5 Ways to Beat Spring Allergies
3. Protect yourself early on.
Start taking medicine long before your eyes get watery and you’re sneezing nonstop, “at least 1 week before the season begins,” Kim says. That way, the medicine will be in your system by the time you need it.
4. Get natural relief.
Some herbal remedies may help stave off allergy symptoms. More research is needed, but an extract from a shrub called butterbur shows promise. Biminne, a Chinese herbal formula with ingredients like ginkgo biloba and Chinese skullcap, may also help. One study found that people who took biminne five times a day for 12 weeks still felt the benefits a year later.
Tell your doctor first. “‘Natural’ or ‘alternative’ doesn’t necessarily mean safe,” says Anna Esparham, MD, a doctor of integrative medicine at The University of Kansas Hospital.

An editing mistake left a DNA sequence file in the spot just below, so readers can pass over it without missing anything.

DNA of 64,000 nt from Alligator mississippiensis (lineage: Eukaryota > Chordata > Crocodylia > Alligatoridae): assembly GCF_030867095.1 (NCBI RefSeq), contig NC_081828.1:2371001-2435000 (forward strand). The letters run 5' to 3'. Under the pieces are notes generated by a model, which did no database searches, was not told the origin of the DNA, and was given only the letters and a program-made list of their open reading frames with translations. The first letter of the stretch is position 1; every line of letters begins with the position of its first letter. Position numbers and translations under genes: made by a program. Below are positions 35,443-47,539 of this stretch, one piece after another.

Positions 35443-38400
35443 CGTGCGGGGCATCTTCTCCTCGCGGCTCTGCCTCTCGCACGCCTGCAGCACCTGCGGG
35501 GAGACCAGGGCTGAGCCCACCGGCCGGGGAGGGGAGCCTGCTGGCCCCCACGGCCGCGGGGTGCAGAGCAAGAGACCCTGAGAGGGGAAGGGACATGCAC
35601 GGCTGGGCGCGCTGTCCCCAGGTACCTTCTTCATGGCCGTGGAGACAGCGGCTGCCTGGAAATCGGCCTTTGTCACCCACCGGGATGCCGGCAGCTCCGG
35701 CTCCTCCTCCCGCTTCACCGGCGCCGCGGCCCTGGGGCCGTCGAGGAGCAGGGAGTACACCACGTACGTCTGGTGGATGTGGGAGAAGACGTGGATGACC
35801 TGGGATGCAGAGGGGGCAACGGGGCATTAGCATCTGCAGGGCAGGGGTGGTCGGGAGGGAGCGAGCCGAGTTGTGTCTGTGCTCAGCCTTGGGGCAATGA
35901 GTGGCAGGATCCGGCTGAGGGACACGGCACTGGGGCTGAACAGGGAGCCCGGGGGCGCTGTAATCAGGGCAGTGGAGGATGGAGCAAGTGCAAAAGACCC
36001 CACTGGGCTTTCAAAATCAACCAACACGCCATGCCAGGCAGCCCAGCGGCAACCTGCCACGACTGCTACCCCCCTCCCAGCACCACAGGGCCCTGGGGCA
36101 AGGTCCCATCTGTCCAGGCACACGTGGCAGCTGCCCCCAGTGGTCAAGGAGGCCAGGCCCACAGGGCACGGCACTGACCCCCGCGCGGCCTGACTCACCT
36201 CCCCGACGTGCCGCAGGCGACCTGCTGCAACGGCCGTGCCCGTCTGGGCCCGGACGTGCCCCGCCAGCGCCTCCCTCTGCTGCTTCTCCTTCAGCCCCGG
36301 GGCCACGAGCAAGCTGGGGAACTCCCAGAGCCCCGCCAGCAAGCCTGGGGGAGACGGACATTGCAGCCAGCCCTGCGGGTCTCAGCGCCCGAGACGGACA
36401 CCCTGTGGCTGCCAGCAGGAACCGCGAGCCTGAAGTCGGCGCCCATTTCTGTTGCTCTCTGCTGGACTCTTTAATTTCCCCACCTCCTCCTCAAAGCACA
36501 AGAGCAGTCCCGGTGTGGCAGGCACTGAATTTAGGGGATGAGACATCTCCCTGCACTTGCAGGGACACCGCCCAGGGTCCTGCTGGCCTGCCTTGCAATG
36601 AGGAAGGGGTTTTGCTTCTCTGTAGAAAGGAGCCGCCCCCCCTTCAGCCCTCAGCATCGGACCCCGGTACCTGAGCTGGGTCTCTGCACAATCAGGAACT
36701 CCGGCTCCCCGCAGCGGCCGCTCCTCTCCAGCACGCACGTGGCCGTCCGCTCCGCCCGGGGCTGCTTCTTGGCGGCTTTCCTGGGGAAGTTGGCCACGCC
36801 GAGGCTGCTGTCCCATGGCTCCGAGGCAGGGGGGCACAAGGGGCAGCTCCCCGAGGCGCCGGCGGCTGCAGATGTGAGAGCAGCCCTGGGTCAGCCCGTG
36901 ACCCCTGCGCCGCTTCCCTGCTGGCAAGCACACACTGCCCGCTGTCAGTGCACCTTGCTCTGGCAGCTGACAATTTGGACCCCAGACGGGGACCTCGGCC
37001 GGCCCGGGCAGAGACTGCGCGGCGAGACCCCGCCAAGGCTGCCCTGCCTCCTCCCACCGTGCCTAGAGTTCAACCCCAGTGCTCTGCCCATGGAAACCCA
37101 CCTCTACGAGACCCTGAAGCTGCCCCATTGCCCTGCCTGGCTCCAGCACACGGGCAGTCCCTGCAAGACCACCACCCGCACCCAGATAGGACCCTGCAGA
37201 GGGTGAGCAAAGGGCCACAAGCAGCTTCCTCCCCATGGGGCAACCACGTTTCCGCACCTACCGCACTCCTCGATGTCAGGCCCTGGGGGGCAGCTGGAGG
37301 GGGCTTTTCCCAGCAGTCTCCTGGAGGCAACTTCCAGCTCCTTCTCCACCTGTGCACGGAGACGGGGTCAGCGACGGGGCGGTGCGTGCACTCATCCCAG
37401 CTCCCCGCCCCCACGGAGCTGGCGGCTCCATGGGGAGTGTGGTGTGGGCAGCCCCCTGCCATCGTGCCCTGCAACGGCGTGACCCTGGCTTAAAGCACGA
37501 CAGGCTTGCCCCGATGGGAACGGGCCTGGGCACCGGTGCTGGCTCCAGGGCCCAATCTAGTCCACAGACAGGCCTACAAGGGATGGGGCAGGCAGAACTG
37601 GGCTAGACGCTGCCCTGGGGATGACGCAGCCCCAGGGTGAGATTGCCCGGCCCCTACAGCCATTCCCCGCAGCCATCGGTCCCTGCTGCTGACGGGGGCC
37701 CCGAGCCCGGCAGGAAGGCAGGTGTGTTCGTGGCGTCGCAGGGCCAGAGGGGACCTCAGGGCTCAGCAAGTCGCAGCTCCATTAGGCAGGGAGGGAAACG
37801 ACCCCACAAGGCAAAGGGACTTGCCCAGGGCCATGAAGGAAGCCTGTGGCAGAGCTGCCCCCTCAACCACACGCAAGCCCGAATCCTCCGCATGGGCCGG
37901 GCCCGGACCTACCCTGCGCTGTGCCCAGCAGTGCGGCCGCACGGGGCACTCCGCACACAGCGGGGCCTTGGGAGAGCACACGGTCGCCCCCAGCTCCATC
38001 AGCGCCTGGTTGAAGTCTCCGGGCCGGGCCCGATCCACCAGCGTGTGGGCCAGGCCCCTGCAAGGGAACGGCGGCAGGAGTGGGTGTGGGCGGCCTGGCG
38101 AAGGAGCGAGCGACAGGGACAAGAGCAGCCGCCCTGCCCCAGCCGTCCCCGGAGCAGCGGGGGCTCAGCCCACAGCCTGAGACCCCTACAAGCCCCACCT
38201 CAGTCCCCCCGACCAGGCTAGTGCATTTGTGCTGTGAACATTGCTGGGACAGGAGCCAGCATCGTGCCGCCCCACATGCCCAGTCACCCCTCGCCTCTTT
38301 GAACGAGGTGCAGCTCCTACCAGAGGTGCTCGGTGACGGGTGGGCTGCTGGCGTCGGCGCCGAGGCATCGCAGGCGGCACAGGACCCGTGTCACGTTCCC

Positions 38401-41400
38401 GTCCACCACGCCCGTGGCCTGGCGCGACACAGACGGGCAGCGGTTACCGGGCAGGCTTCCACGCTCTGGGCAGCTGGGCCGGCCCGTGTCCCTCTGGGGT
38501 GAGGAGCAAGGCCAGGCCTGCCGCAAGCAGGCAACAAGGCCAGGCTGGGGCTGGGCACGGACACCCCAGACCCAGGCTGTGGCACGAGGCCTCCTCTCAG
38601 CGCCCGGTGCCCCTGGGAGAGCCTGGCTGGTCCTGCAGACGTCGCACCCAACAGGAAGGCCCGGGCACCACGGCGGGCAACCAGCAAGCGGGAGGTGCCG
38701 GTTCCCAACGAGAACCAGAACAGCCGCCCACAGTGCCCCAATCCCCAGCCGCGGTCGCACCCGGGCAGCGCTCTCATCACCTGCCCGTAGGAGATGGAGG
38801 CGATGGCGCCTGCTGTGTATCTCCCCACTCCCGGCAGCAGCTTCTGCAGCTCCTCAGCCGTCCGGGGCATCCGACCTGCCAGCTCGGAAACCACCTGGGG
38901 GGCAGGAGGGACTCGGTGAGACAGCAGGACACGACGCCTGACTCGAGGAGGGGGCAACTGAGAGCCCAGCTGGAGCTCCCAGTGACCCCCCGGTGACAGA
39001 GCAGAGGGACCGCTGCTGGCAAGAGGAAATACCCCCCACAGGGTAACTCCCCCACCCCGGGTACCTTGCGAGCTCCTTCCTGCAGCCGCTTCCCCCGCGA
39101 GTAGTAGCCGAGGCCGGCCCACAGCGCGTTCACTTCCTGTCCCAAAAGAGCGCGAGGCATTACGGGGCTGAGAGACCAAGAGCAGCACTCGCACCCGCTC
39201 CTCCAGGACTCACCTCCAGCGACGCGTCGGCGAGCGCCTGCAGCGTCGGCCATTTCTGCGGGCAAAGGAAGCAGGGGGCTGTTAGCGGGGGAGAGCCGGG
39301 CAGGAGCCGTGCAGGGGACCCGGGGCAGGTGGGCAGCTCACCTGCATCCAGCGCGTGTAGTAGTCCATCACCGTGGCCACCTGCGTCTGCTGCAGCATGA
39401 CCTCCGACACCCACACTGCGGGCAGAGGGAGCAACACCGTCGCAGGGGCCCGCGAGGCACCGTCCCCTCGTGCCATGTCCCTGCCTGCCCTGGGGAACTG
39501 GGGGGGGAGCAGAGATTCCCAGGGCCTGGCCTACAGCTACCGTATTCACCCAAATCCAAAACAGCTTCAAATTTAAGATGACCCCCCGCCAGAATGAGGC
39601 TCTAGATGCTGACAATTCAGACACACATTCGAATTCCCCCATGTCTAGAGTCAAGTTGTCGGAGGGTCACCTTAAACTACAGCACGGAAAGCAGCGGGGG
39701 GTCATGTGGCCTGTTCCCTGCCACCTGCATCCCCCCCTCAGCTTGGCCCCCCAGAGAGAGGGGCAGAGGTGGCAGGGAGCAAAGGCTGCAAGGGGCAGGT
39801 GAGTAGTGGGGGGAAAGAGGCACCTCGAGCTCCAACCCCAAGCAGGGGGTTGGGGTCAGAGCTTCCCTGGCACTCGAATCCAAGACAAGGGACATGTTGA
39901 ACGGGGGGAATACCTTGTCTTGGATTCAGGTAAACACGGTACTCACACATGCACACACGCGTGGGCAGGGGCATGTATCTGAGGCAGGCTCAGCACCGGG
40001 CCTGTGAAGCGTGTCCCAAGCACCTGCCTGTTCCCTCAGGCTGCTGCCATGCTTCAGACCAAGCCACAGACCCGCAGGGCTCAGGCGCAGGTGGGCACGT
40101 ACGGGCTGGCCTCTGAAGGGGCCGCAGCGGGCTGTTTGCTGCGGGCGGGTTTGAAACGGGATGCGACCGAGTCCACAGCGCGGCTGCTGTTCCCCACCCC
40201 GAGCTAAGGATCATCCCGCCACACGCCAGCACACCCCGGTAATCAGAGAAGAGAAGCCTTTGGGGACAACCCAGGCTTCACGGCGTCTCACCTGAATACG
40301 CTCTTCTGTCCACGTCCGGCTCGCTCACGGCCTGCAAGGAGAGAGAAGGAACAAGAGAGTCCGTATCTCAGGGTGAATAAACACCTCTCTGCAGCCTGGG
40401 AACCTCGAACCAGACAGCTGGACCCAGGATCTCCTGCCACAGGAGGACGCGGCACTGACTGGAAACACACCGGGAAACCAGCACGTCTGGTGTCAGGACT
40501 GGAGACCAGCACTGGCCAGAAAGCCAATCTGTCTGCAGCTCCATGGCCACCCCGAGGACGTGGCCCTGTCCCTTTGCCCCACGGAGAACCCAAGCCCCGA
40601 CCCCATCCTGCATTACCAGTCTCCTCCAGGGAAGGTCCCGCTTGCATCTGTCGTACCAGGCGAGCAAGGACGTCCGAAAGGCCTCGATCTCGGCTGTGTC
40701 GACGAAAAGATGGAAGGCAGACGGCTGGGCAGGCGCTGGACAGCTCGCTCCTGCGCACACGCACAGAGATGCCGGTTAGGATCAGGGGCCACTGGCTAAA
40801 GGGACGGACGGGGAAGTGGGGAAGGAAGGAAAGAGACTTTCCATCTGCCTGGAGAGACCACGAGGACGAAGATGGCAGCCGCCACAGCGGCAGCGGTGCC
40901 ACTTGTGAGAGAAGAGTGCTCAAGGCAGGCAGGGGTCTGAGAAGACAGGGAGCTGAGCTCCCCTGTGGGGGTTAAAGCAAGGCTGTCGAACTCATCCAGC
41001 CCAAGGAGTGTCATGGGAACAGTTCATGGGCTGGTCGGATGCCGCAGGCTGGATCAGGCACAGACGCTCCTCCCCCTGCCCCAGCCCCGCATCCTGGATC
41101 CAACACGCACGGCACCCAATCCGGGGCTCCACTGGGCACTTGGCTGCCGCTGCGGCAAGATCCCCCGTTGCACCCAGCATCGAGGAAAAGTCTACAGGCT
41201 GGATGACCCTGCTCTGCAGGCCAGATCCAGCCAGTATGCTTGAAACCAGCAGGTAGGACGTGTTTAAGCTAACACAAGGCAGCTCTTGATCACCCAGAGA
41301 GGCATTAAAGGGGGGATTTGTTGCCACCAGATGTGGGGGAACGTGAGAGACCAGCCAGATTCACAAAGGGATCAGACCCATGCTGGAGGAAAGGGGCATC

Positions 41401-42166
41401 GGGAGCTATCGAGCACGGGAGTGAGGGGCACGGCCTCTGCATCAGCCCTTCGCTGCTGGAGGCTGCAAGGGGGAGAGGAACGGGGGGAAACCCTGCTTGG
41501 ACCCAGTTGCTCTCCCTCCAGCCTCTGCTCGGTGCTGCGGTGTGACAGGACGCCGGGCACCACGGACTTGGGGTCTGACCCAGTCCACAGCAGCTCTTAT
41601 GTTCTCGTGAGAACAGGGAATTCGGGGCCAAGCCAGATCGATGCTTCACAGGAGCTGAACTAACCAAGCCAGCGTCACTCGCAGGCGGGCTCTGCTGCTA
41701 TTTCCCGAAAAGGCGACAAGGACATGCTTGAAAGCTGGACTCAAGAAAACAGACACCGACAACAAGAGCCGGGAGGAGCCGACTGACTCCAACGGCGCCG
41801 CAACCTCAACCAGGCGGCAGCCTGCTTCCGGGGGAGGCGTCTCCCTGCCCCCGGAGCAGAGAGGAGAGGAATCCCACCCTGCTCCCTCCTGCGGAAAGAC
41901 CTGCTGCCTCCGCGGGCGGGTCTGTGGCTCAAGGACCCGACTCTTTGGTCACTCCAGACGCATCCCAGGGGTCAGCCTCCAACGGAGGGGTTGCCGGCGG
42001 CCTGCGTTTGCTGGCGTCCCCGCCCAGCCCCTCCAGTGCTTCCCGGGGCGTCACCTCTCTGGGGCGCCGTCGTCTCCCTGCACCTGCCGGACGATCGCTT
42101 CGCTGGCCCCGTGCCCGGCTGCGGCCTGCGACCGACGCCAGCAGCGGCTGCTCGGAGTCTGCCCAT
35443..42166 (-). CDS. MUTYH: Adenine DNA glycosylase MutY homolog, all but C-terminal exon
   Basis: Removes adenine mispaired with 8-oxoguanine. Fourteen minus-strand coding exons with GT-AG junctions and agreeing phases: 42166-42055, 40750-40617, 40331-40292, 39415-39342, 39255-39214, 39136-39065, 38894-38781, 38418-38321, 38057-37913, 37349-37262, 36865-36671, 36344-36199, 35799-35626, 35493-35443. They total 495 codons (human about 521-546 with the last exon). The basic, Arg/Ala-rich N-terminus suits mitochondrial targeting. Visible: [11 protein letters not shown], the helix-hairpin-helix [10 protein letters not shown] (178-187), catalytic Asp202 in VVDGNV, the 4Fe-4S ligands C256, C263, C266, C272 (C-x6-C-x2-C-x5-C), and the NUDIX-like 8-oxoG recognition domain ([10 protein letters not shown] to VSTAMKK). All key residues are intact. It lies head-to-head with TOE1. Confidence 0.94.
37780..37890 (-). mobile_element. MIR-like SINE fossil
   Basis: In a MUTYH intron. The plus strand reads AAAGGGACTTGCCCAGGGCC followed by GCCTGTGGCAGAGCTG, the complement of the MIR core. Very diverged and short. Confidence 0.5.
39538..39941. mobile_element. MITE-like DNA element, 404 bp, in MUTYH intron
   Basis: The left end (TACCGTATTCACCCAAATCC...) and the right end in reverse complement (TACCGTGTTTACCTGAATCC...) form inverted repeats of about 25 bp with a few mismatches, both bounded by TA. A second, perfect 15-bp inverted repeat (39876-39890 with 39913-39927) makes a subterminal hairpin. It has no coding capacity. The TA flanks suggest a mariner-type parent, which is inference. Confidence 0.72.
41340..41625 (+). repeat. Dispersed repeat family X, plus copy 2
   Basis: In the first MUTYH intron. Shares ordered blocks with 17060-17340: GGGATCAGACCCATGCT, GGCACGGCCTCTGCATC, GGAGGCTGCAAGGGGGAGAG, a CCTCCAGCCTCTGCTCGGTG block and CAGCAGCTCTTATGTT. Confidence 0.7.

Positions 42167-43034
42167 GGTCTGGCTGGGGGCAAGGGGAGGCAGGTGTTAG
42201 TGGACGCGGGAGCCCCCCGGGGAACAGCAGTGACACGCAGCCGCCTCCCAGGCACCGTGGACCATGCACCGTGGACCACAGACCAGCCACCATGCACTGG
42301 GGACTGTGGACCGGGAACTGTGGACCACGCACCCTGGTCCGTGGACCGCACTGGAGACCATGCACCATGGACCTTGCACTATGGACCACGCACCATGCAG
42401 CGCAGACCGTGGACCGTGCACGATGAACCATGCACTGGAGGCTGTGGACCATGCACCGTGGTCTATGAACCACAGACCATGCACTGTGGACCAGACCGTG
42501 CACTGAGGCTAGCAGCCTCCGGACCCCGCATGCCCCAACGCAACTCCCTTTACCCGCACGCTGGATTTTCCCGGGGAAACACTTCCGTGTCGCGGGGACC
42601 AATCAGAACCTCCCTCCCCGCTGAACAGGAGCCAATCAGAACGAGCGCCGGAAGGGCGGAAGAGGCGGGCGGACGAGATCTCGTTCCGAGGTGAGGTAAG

Butterbur may cause an allergic reaction in people who are sensitive to plants like ragweed and marigold. Biminne doesn’t always work well with diabetes medicines. And because it’s unclear how these herbs help, the possible long-term side effects are unknown, Kim says.
5. Tweak your home.
Simple changes make a difference. Shut all windows to keep out pollen. Use an air conditioner to cool your home instead of a fan, which draws in air from outside.
Take off your shoes at the door and ask guests to do the same. That keeps allergens outside.
Clean floors with a vacuum cleaner that has a HEPA (high-efficiency particulate air) filter. These filters trap 99.97% of microscopic particles in the air. And don’t line-dry clothes or sheets in warmer weather! They’ll collect pollen while they hang outside.
Finally, don’t smoke. It can make allergy symptoms worse. If you or someone you live with smokes, now is a good time to quit. If you start smoking again, start over.